Bipartisan Tech Caucus Triples in Size in Three Years
The state legislature's Innovation and Technology Caucus focuses on an educational mission, making sure that legislators have a place to learn more about what is happening in the tech economy.
The 62-member bipartisan caucus facilitates an exchange of ideas and knowledge between industry experts and lawmakers who have a direct effect on how the state adopts and uses technology.
“We’re the largest bipartisan caucus in the Texas House. Other than the Republican and Democrat caucuses we’re the largest caucus,” chair Rep. Giovanni Capriglione (R-98) said during August’s State of Technology Industry Forum.
A legislative caucus’ membership is “exclusively members of the legislature” and “exists for research and other support of policy development and interest that the membership hold in common," according to the Texas Ethics Commission website.
The innovation ecosystem includes workforce, computer education, broadband and many other topics, Capriglione said last year in an interview. Emerging tech such as blockchain and cryptocurrencies are also important topics.
The caucus works with private-sector partners to bring programming and education to its members. In 2021 and 2022, the caucus held dozens of these events, according to its office.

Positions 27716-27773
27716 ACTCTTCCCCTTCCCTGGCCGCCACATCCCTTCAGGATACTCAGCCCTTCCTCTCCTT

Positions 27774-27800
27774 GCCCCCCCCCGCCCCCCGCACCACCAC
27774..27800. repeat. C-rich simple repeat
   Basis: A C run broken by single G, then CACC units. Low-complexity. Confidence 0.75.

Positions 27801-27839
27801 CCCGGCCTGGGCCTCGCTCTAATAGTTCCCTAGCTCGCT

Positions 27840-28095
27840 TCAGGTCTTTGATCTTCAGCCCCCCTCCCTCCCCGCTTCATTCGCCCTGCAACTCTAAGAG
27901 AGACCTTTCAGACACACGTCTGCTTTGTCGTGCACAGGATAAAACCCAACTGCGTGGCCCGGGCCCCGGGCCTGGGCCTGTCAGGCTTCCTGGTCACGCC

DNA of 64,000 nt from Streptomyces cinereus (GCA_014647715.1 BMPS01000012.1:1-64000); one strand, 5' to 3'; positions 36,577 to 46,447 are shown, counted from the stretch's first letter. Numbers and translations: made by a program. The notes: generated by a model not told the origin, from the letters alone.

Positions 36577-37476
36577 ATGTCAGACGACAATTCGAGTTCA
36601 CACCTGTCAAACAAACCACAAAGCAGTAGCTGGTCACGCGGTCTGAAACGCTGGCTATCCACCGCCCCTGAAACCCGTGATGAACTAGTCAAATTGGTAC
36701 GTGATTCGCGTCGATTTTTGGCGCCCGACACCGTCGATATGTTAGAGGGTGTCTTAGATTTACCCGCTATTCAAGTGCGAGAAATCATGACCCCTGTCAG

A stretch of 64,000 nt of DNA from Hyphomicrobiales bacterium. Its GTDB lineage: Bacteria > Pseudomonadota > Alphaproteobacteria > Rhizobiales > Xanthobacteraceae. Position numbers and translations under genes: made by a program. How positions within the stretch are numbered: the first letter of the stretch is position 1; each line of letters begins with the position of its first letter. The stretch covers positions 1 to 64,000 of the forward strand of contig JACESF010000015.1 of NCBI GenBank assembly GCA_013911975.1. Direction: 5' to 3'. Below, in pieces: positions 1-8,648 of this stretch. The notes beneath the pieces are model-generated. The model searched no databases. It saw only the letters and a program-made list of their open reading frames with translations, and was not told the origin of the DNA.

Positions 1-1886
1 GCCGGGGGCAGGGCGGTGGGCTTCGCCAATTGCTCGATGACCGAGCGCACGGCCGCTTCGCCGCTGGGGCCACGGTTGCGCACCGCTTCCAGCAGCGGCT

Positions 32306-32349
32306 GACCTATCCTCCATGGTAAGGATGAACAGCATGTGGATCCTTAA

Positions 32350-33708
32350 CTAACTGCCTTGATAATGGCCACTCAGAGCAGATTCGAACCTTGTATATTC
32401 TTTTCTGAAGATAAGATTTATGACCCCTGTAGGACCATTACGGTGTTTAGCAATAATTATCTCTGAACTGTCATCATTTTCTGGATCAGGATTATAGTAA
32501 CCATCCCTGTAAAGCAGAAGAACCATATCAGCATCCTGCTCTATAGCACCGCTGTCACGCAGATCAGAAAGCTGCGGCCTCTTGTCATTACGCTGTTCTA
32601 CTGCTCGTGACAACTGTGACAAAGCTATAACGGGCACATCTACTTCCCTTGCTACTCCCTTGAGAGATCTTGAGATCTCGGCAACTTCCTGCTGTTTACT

As an example, the Texas Blockchain Council met in spring 2022 with caucus members — before AI superseded crypto as one of the state’s most-talked-about concerns.
They also go on “field trips.” For instance, the Greater San Antonio Chamber of Commerce hosted the caucus last year, when membership visited Rackspace Technology, the National Security Agency and the University of Texas San Antonio National Security Collaboration Center.
Briefings, usually in Austin, have included those from Accenture, AT&T, Google, the Texas Cable Association, IronNet and TechNet. There are also lunch-and-learns and site visits to places such as Samsung Austin Semiconductor, a virtual currency mine, Microsoft in Houston and Texas Instruments in Dallas.
“We’ve been able to help most members understand how [technology] impacts their constituents, how it's been huge for the economic drivers in their area,” Capriglione said during the August event. “So when they ask us … what, how does a data center help or how does the software help? They understand now why it makes sense to refresh our computer systems … . They do understand why it makes sense that they need higher bandwidth, or we need more cybersecurity to protect them.”
Former Rep. Dwayne Bohac of Houston and Rep. Donna Howard (D-48) founded the caucus in 2015, and it grew from 19 members in 2020 to 62 today. Capriglione has chaired since 2020 and will continue to do so.
The caucus' X, formerly Twitter, handle is @ITCaucus, and regularly posts its news.